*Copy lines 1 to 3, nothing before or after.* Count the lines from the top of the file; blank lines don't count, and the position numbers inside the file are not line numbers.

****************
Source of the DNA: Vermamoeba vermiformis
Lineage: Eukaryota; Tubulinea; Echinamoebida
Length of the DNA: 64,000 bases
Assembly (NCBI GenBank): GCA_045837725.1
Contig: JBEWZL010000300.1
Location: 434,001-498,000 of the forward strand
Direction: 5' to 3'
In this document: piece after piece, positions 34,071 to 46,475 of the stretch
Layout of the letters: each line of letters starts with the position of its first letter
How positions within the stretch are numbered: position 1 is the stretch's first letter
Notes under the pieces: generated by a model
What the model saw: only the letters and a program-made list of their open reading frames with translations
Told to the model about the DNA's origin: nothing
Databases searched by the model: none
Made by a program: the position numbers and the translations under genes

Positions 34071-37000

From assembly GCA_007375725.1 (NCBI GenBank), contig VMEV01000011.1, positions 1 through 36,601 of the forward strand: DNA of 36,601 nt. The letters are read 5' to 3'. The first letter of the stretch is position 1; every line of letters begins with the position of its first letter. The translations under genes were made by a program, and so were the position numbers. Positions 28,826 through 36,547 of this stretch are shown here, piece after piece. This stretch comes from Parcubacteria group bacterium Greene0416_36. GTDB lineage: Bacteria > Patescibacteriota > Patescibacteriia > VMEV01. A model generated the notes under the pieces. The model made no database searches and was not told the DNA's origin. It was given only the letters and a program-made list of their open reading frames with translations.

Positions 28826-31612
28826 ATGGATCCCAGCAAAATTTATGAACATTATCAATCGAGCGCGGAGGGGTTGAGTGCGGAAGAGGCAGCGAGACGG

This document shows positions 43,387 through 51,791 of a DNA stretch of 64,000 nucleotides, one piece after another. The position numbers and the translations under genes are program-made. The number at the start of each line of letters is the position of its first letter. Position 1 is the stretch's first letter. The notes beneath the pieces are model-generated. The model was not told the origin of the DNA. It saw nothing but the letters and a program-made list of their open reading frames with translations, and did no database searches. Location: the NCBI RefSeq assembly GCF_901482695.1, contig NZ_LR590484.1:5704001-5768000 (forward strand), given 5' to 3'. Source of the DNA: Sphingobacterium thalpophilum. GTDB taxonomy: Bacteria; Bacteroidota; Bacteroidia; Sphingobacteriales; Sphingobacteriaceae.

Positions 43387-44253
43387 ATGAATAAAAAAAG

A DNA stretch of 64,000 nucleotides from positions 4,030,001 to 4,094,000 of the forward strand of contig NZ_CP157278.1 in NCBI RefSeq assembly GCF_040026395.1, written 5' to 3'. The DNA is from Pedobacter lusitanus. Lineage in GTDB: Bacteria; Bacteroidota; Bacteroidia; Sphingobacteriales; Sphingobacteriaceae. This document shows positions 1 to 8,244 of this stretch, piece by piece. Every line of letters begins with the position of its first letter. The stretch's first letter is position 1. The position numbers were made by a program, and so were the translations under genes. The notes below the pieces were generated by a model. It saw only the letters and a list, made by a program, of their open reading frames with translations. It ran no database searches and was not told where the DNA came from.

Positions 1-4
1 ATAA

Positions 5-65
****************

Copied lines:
Source of the DNA: Vermamoeba vermiformis
Lineage: Eukaryota; Tubulinea; Echinamoebida
Length of the DNA: 64,000 bases